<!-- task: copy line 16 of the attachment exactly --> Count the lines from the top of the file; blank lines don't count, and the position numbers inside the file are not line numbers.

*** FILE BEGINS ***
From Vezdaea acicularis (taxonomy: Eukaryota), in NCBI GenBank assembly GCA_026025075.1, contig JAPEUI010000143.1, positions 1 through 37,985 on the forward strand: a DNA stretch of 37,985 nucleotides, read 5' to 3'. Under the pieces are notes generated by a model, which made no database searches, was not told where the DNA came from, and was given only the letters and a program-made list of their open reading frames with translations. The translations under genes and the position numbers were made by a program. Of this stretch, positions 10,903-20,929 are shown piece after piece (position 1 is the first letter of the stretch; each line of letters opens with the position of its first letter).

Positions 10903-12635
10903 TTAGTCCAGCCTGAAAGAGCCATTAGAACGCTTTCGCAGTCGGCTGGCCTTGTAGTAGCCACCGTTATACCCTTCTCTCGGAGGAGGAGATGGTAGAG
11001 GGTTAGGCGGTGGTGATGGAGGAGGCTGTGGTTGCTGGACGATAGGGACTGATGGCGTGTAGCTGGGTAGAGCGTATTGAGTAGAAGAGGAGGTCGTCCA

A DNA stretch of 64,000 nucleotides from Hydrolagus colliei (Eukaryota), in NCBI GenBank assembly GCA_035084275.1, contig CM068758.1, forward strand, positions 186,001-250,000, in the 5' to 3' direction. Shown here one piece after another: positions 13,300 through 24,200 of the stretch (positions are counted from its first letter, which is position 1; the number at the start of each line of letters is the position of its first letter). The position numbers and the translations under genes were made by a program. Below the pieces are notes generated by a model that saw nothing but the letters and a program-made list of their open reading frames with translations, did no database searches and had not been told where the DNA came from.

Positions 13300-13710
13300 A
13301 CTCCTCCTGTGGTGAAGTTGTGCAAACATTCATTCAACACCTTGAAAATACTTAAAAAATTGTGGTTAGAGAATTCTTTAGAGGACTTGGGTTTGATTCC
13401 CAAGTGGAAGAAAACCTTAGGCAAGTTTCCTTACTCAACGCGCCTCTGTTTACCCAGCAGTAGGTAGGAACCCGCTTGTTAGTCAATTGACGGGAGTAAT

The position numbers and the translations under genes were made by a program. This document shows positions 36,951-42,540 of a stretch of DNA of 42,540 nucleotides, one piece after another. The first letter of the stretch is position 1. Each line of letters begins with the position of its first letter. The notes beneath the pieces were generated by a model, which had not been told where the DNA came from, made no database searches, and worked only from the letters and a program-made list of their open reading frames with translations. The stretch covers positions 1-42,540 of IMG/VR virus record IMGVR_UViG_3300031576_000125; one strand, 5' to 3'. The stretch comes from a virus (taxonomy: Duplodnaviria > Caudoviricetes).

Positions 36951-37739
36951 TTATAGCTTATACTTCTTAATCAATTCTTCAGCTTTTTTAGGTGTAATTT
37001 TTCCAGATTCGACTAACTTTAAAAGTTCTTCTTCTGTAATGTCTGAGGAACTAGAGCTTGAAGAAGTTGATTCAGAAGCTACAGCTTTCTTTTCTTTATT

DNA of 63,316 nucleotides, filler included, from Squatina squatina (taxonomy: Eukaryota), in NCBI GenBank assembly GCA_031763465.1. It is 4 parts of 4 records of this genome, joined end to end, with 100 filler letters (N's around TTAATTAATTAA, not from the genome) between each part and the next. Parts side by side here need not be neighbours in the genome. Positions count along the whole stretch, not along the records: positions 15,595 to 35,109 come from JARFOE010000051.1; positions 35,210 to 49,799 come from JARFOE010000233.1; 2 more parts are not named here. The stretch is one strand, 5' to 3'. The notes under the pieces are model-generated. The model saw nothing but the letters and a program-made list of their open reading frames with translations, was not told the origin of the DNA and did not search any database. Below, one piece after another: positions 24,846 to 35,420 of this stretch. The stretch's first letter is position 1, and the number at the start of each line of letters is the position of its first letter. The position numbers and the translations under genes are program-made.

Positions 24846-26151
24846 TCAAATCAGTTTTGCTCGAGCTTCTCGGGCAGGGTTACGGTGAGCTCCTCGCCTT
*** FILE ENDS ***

24846 TCAAATCAGTTTTGCTCGAGCTTCTCGGGCAGGGTTACGGTGAGCTCCTCGCCTT